12 Best Beaches in Italy
There are hundreds of picturesque beaches on the coasts of Italy, making having to pick just a dozen a difficult task. In fact, Italy is essentially all coastline, being surrounded on almost all sides by the Mediterranean, Tyrrhenian, Adriatic, and Ionian Seas. Without question, the Amalfi Coast is one of the best places to visit in Italy. It’s a top vacation destination for tourists; however, it still only spans about 34 miles of the Campania region. Looking at the entire map of Italy, there are countless more locations from which to choose. Taking that into consideration, here are the 12 best beaches in Italy.
Spiaggia di Sansone, Elba Island
Located in the Tuscany region of Italy is the wondrous island of Elba. Being an island, one need not look far to find a beach worth spending their time. Spiaggia di Sansone is notable for its white pebble shore, white cliffs, and unbelievably clear water. Sansone is a great place for snorkelers, as it boasts intriguing grottos swimming with vibrant fish.
Photo Credit: Carlo Pelagalli
Spiaggia di Piscinas, Sardinia
The island of Sardinia is famous for its breathtaking beaches. What makes Spiaggia di Piscinas unique is its golden, almost orange sand. This beach is actually right near a sublime desert with striking sand dunes.
Photo Credit: Gianni Careddu
Spiaggia della Pelosa, Sardinia
Pelosa is a popular Italian beach destination because of its dazzlingly aqua blue water. It is also quite shallow, which makes it an accessible beach for both children and adults. The beach is presided over by Torre della Pelosa, a 16th century watchtower, which is a stimulating find for history buffs. Near Pelosa are other smaller islands, including Isola Piana, Isola Asinara, and Isola dell’Asinara. According to Lonely Planet, the latter is known for its albino donkeys.
Photo Credit: goldpicasa
Marina Grande Beach, Positano
Perhaps the most famous Italian beach is the Marina Grande in Positano, which is as glamorous as it is glorious. You’ll find numerous beautiful beaches in Positano, but the Marina Grande is popular because it is frequented by celebrities.
Spiaggia di Tordigliano, Campania
Looking for a less bustling beach? Head over to Tordigliano in the Campania region of Italy. Sure, it may be part of the Amalfi Coast, but this beach has all the beauty without all the fuss of tourists. Spiaggia di Tordigliano is a secluded beach that has, for the most part, been left in the care of nature. It is a bit of a rugged journey to get there (unless you take a boat), but it is truly a paradise.
Photo Credit: Google Maps, Luigi Coppola
Fiordo di Furore, Campania
Furore might be one of the strangest beaches on the map of Italy. The shore itself is quite small, but that is because it opens up to a fjord tucked in an enormous gorge. Above the gorge is a bridge where diving championships are held.
Photo Credit: yashima
Scala dei Turchi, Sicily
Scala, Italian for “ladder,” describes the enigmatic shape of Sicily’s giant white beachside bluff. It is composed of limestone and white marl, making the beach both highly unusual and exceedingly spellbinding.
Photo Credit: Ania Mendrek
Baia delle Zagare, Puglia
Another more secluded, peaceful beach is Baia delle Zagare in Puglia. According to Condé Nast Traveler, this beach is only accessible by land through the hotel of the same name. That’s because other than the hotel guests, only a maximum of 30 outside visitors are allowed on the beach per day. Other than its exclusivity, Baia delle Zagare is known for its majestic rock formations, making it one of the most entrancing and best beaches in Italy.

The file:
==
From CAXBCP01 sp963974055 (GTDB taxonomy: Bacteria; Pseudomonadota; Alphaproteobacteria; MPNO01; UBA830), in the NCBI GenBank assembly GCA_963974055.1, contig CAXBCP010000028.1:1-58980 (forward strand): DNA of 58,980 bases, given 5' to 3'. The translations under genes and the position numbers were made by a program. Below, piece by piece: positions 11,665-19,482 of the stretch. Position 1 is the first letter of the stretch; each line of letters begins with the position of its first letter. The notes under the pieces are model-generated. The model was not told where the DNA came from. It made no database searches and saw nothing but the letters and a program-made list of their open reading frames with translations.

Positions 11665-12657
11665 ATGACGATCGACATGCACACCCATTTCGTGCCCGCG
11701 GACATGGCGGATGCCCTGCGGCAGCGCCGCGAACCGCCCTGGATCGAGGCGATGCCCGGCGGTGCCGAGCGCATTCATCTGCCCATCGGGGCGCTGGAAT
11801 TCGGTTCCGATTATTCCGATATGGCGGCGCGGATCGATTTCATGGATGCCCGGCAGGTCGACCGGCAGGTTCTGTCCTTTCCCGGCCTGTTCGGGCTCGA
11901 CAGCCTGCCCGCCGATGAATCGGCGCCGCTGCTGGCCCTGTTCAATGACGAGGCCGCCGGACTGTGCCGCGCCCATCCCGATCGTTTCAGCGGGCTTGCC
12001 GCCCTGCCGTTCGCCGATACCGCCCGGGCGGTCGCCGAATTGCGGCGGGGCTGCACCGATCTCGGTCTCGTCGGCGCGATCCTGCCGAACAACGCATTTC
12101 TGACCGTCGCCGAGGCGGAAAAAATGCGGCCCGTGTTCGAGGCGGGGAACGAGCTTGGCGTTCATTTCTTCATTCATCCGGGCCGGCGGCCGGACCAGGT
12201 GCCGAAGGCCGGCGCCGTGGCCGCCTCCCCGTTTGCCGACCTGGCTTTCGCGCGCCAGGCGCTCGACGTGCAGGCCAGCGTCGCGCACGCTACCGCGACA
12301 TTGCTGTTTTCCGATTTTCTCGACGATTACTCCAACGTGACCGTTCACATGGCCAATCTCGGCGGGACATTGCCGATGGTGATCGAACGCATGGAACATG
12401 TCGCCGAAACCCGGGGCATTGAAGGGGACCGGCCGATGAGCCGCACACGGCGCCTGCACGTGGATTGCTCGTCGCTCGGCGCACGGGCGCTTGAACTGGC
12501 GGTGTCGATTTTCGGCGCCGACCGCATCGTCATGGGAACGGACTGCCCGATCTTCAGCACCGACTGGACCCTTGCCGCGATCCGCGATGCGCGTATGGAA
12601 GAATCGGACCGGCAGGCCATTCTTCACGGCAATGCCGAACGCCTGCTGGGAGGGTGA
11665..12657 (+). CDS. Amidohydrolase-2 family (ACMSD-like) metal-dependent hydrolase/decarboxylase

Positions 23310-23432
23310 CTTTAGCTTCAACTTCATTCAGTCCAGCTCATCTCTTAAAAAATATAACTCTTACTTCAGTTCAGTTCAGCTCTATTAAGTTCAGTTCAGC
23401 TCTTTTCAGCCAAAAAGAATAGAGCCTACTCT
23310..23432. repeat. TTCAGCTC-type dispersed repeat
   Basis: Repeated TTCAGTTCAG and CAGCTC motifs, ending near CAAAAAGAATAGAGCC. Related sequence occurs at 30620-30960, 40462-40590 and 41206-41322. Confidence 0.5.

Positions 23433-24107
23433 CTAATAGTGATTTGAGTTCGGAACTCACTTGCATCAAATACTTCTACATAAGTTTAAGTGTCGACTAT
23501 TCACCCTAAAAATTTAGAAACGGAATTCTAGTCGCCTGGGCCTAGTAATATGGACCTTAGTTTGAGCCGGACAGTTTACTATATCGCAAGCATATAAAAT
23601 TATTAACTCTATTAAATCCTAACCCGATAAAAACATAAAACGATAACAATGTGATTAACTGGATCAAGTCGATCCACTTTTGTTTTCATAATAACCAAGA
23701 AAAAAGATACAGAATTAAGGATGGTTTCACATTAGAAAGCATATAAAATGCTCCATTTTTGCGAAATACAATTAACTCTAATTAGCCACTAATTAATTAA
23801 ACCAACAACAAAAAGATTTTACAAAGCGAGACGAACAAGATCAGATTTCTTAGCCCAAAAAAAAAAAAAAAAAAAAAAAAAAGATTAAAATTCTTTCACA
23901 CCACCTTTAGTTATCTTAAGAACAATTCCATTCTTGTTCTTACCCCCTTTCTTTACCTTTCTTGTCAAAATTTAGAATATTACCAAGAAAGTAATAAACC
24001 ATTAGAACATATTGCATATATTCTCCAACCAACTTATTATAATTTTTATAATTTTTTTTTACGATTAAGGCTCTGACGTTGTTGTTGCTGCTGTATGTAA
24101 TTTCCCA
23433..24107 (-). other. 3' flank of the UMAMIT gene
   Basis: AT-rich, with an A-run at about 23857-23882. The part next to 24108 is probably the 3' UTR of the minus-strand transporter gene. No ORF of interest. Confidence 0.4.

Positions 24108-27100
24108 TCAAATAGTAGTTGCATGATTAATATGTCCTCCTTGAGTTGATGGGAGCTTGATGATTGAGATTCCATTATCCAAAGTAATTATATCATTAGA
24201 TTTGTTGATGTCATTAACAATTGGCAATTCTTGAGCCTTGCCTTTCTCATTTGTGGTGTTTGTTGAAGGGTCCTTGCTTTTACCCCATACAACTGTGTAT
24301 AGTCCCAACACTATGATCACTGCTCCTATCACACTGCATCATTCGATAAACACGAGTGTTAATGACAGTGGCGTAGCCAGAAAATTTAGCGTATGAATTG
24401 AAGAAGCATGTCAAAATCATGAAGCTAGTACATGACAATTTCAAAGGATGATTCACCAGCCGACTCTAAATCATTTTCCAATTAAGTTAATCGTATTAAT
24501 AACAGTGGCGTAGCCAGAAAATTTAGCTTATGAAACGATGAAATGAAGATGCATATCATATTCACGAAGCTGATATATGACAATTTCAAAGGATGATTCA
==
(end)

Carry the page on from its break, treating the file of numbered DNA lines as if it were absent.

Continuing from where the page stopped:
Photo Credit: StoryTravelers
Santa Maria al Bagno, Salento
The charming seaside town of Santa Maria al Bagno was actually once a haven for persecuted Jews and displaced persons during World War II. Such a rich and intriguing history is one reason to visit, but another reason is to cliff jump off the rocky surroundings and into the calm Ionian Sea below. It’s not just for thrillseekers, though. Families can enjoy swimming and then walk about 20 feet to one of the restaurants in town.
Photo Credit: Google Maps, Costantino Conti
Grotta della Poesia, Puglia
It is easy to see why this place was named the Grotto of Poetry. Grotta della Poesia is a place unlike any other, filled with natural wonder. The enclosed grotto of crystal clear waters is and large rocks is an absolute must-visit when planning a trip to Italy. This swimming hole isn’t all the area has to offer, either. There is an entire network of cave systems that can be explored, as well as the larger ocean just outside of the grotto.
Photo Credit: Palickap
Spiaggia della Purità, Gallipoli
In the southeastern region of Italy, the Beach of Purity rests conveniently close to the town center, making it a stop locals love to visit during their average day. Cool down in the water or sunbathe on the warm, golden sand as the lovely architecture of the town provides a delightfully quaint backdrop.
Photo Credit: Eduard Marmet
Bagni di Tiberio, Capri
The island of Capri is truly stunning. As if its mystifying beauty wasn’t enough, this area possesses a wealth of ancient history, making it hands down one of the best places to visit in Italy. Bagni di Tiberio was the site of Roman Emperor Tiberius’s imperial villa. Such is the allure of one of the best beaches in Italy—it’s literally fit for a king.
Photo Credit: StockSpree
- Taylor Markarian